In theory, living with my parents comes with several perks. I get to see my family every day, not worry about paying rent, eat cooked meals. What’s not to love? 

My daily commute, that is what.

Since my drive falls during rush hour, I am on the road anywhere from 3 to 4 hours on any given day getting to and from work. 

It was much worse before I got glasses. I’d squint into the darkening sky and feel tired and cranky. Then I got glasses and everything got better. (No, seriously, lack of eye strain is the BEST. #Iloveglasses)

The other perk of my job is that my boss doesn’t have me come when he is on vacation. And as he is mostly retired, he goes on vacation a lot. I have yet to go more than 3 days driving in at a time. 

Anyway, I’m apartment hunting and plotting my return to Madison. Until then, I’m grateful for:

  • glasses
  • vehicles that run
  • family 
  • an awesome job 
  • retired bosses

 

 


One Year Later

Roughly a year ago, I graduated from Bryan College. 

*pinches self*

Yup, it is still true. 

It has been a full year…full of travel, friends, and an awesome job. I certainly have been blessed. 

It has been challenging…though in a different way than I expected when I graduated. When I first returned to school  for my final semester in January 2015 after working a “big kid job” for 6 months, I was prepared to struggle with being “just” a student again. I prepped myself for chapel/church requirements, curfew, dress code, cafeteria food, everything. Thankfully, I got a place off campus and the transition was easier than I expected. (That said, going from a salaried position to work study at $7.25/hr was…different.) My final semester was many things, and it wasn’t easy to “transition” back. However, I braced myself pretty well for it. 

What I wasn’t prepared for was the jump back to “adulthood.”  It was a pretty chill semester; I only had to worry about myself. Money wasn’t a big issue. I focused on enjoying my senior year and little else. It was so easy to hand over responsibility and forget everything I learned the hard way. I had a very fun final semester. I don’t regret it.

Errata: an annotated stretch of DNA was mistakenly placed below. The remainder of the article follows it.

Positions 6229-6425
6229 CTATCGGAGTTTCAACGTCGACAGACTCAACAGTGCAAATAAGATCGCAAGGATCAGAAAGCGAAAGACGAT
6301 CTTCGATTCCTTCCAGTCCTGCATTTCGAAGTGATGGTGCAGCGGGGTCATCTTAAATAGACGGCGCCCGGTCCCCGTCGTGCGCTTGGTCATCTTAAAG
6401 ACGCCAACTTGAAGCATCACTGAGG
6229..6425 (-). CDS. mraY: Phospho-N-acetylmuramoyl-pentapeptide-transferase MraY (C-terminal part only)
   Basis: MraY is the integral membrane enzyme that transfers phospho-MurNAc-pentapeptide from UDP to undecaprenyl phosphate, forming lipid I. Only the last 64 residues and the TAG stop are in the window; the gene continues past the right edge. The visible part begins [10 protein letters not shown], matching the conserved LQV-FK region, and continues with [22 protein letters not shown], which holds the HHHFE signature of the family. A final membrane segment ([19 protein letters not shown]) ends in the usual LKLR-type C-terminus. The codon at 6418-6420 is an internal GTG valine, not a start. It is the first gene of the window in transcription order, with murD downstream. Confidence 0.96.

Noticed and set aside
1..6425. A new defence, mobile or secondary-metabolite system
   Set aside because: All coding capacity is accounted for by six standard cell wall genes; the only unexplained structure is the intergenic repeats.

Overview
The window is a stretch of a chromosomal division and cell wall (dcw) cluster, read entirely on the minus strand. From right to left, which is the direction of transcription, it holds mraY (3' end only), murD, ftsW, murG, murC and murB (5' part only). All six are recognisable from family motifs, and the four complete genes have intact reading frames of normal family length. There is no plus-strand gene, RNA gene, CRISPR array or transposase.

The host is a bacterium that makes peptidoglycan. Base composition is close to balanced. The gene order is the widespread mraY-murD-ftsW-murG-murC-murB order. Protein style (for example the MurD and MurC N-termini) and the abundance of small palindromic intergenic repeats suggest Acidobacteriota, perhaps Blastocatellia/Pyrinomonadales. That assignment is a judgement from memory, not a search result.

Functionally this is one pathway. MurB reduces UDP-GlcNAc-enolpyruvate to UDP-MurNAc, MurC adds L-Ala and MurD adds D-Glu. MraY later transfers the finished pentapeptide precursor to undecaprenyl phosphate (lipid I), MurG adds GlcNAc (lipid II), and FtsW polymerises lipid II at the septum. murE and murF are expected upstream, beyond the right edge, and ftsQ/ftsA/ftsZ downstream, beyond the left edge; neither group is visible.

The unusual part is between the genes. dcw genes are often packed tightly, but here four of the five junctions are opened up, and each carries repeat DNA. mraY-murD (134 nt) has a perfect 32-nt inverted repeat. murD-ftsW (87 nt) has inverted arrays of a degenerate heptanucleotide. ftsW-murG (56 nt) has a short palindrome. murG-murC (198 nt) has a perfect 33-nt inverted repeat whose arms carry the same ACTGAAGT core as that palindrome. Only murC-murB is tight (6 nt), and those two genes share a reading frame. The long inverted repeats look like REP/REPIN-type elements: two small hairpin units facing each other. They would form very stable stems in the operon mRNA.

But then I was back, same job as before, yet somehow different. I was different. It was hard to get back into the old swing of things. I felt like I was constantly tripping over my own feet. I didn’t feel like an adult, I felt like an over-glorified college intern. 

Sometimes, I still feel that way. It took a long time to get out of that mindset. I’m glad I went back and finished my degree. I am glad I had that semester, that final “goodbye.”And yet…sometimes I find myself wondering what I did “wrong.” I wonder how life would have been different if I had just kept working. Or maybe if I had understood at the time how complacent I was getting. Or if I had understood my shifting life stages better during that semester or immediately after.

Maybe it wouldn’t have mattered. Maybe your first long-term, grown up job is a mental hurdle no matter what your background. Maybe it is a growing up thing; maybe it is a Millennial thing. I don’t know. 

Or maybe I do know, at least in part. I understood when I first moved to Tennessee as a freshman that it would be different. I didn’t know anyone; this was an entirely new environment. I knew when I studied abroad in England that it would be different, again I was venturing to a totally new place. When I returned to school, I understood it as a new “stage.” That didn’t make any of these three stages any less difficult, but I at least had a “box” to put the experience in and sort it out.

However, I didn’t think about coming home after I graduated as a “new” stage. This was a familiar environment and I knew the job I was taking on. I thought of this as a “coming back” instead of a “starting over.” I guess it makes sense that I tripped over my own feet. This wasn’t an extended summer break; this was a new stage entirely. I’ve made new friends, found a new church, readjusted to a new life. I’ve grown roots again. I made it a lot harder for myself, though, because I was busy trying to figure out why all the new didn’t fit into the old context.

Roughly one year ago, I graduated from Bryan College. One year…painful, messy, funny, inspiring, exciting…meaningful. This is my new context as a young adult. Hard but worth it. (So far! 😉 )